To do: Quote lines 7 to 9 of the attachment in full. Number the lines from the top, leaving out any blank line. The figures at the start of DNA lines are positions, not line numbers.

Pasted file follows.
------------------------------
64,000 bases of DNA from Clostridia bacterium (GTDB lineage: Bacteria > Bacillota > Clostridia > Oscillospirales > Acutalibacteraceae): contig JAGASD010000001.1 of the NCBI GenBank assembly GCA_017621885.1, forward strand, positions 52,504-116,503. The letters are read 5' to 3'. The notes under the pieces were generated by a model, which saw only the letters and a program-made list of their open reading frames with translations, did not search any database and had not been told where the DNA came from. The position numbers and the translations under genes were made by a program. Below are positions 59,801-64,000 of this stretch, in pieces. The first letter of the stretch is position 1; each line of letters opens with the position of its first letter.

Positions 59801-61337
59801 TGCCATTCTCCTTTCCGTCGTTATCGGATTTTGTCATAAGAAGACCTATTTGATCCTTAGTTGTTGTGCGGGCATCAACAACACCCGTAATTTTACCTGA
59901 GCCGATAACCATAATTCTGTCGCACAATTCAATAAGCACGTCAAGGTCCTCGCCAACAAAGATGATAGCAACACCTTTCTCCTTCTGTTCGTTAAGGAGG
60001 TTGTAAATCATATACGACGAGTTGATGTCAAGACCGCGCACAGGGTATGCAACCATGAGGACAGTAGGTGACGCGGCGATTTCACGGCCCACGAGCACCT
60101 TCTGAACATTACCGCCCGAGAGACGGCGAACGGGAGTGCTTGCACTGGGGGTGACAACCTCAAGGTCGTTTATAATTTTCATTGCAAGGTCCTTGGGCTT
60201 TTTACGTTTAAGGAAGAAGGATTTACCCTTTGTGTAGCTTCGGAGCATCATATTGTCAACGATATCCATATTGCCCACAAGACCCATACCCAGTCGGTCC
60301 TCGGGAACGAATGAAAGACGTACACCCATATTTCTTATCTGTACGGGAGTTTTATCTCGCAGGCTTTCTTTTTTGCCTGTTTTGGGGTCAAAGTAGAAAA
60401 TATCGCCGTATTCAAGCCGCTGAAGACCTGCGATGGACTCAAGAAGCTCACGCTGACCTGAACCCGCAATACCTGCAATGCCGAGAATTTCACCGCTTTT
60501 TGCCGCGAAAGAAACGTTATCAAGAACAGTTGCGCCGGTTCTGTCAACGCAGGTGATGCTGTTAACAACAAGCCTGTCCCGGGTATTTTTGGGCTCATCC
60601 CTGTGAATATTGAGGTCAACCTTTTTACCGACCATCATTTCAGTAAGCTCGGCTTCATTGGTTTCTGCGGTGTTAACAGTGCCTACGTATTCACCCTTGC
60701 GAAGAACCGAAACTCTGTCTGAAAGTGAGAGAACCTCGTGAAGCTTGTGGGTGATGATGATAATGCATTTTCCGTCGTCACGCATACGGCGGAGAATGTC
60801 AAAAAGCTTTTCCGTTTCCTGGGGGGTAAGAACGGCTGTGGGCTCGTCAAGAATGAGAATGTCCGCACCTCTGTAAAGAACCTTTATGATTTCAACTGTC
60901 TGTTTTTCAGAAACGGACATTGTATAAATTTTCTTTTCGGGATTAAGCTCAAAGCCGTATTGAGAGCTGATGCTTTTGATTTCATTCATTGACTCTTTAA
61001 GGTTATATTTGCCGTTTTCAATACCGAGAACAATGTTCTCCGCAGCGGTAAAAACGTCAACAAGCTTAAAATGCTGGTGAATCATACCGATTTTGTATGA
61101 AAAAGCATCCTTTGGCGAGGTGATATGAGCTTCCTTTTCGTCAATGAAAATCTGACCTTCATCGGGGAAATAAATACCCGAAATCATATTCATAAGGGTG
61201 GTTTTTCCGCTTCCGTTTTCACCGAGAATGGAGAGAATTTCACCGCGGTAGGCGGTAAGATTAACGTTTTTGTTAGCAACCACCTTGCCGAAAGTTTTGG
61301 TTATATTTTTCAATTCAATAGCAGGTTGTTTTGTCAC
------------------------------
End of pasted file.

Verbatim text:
60201 TTTACGTTTAAGGAAGAAGGATTTACCCTTTGTGTAGCTTCGGAGCATCATATTGTCAACGATATCCATATTGCCCACAAGACCCATACCCAGTCGGTCC
60301 TCGGGAACGAATGAAAGACGTACACCCATATTTCTTATCTGTACGGGAGTTTTATCTCGCAGGCTTTCTTTTTTGCCTGTTTTGGGGTCAAAGTAGAAAA
60401 TATCGCCGTATTCAAGCCGCTGAAGACCTGCGATGGACTCAAGAAGCTCACGCTGACCTGAACCCGCAATACCTGCAATGCCGAGAATTTCACCGCTTTT